Part IV – The DASH Diet
This diet is based on National Institutes of Health (NIH) studies that compared three dietary plans and their results.  Of these three dietary plans, the DASH (Dietary Approaches to Stop Hypertension) plan incorporates more fruits, vegetables, reduced-spilled salt shakerfat dairy, beans, and nuts. DASH is also rich in whole grains, fish, poultry, and seeds. It’s low in fat and cholesterol, rich in potassium, and limits red meat, salt, and sugar. This eating plan is endorsed by the USDA as a recommended diet for all Americans. 

The NIH has published a guidebook, "Your Guide to Lowering your Blood Pressure with DASH," which details popular food items and healthy alternatives. The manual also provides meal plans and other nutrition information along with a list of consumer resources. 

Clinical studies have demonstrated that the DASH diet is able to reduce elevated systolic (the highest pressure in the arteries when the heart contracts) and diastolic (the lowest arterial pressure during the resting phase pressure) by as much as 11 and 6 mm Hg respectively.  These results from the DASH Diet are just as effective as and perhaps even more effective than some blood pressure medications.  In addition, these changes occurred without any reduction in the participants’ body weight. Reduction in arterial pressure was seen in as little as two weeks. The biggest benefits were seen in those eating the DASH diet at the lowest sodium level -- 1500 milligrams (mg) per day. The regular plan allows 2,300 mg daily.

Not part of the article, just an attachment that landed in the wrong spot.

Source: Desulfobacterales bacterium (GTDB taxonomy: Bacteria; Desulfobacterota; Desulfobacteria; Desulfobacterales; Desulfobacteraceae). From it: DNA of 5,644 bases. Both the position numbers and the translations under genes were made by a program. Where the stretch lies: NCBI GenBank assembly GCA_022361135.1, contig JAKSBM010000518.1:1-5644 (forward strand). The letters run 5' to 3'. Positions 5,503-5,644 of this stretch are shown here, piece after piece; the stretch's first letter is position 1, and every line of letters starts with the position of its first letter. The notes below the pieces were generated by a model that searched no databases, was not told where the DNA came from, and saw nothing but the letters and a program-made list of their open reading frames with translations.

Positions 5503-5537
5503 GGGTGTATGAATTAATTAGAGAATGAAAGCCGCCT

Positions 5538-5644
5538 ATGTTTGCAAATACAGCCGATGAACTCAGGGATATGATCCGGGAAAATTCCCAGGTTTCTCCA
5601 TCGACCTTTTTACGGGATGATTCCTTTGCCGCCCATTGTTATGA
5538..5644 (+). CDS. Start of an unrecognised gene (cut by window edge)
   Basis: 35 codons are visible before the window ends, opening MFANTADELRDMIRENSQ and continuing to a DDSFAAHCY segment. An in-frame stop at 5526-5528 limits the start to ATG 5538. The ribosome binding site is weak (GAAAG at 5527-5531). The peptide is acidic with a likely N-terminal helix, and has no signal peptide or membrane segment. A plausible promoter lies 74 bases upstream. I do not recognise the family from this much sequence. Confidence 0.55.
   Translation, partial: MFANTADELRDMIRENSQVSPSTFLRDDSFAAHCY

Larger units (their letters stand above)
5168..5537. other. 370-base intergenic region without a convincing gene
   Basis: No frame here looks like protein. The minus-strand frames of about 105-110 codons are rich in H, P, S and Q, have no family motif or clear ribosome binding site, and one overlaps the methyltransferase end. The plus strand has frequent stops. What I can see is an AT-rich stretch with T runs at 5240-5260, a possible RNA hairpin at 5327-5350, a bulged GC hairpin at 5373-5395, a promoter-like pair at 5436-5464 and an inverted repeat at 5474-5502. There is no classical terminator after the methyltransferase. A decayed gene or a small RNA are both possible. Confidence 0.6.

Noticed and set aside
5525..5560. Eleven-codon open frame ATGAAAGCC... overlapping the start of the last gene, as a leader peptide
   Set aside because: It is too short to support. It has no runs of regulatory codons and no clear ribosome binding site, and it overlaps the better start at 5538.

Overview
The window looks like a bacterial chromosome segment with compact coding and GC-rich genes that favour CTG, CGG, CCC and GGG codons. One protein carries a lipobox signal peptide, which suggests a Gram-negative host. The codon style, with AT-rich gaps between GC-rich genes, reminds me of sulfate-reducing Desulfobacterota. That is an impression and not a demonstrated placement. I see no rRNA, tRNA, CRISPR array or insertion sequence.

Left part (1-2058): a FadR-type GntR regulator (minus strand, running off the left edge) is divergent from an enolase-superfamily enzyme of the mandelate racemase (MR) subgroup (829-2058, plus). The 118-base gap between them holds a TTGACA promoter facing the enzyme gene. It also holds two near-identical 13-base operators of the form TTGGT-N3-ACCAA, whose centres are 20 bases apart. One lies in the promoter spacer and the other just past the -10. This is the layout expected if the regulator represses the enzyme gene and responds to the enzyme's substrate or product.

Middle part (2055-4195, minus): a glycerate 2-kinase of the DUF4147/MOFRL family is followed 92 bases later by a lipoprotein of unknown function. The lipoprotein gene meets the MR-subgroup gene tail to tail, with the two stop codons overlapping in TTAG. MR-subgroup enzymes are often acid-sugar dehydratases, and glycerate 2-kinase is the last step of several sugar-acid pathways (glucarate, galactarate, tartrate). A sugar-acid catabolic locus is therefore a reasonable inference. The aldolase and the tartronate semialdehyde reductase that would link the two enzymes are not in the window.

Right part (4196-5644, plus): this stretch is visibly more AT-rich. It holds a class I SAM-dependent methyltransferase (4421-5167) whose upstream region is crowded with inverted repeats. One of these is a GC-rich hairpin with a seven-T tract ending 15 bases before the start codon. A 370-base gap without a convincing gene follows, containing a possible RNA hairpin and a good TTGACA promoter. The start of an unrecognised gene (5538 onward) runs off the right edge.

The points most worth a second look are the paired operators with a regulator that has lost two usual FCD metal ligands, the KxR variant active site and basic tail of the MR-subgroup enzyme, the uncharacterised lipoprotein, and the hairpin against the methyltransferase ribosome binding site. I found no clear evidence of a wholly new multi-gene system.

DASH Guidelines

The DASH diet is just a healthy way of eating that all Americans would do well to adopt for a long and productive life. It focuses on increasing intake of foods rich in nutrients that help lower blood pressure such potassium, calcium, magnesium, and fiber.

Daily servings include:

Whole Grains –- 7 to 8 servings (1/2 cup of cooked rice or pasta; 1 slice of bread)
Vegetables –- 4 to 5 servings (1 cup of raw vegetables and a ½ cup of cooked vegetables)
Fruit –- 4 to 5 servings (1 medium apple, orange, peach, or pear; 1 small banana)
Low-Fat Dairy –- 2 to 3 servings (8 oz of milk, yogurt, or buttermilk)
Meat, Fish, or Poultry –- No more than two servings (3 oz cooked)
Fats and Oils –-   2 to 3 servings (1 teaspoon of oil) 

Weekly servings:

Nuts, seeds, and dry beans – 4 to 5 servings (1/2 cup beans; 3 tablespoons of nuts)
Sweets –-  Less than 5 servings ( 1/2 cup of ice cream; 2 small cookies) 
If all of this looks intimidating, please don’t be discouraged. By making small changes gradually, you can adapt to eating differently without it becoming an ordeal. 

Small Steps for Success

1)      Add one extra vegetable or fruit to each meal for the first week, and continue this each week until you reach the recommended amount for your age, gender, and level of physical activity.
2)      If you’re currently eating fast food lunches, try getting salads, hummus, wraps, and sushi from a supermarket deli for quick and healthy lunches.
3)      If you like to use lots of butter, cheese, and rich salad dressings, try reducing those by half.
4)      Substitute baked and sautéed foods for deep fried.
5)      Switch from full-fat dairy to low-fat or fat-free.
6)      If you don’t include much dairy in your diet, gradually increase dairy to three servings daily.
7)      Limit meat to two, 3-ounce servings a day.
8)      Include more whole grains (whole wheat bread, brown rice, oatmeal, etc.), beans, peas, and lentils in meals.
9)      Try making a stir-fry recipe with chicken and vegetables.
10)  Soups and stews are simple to make in a slow cooker, and they make delicious, time-saving meals that you can freeze. 



A list of sources for this series of articles can be found here.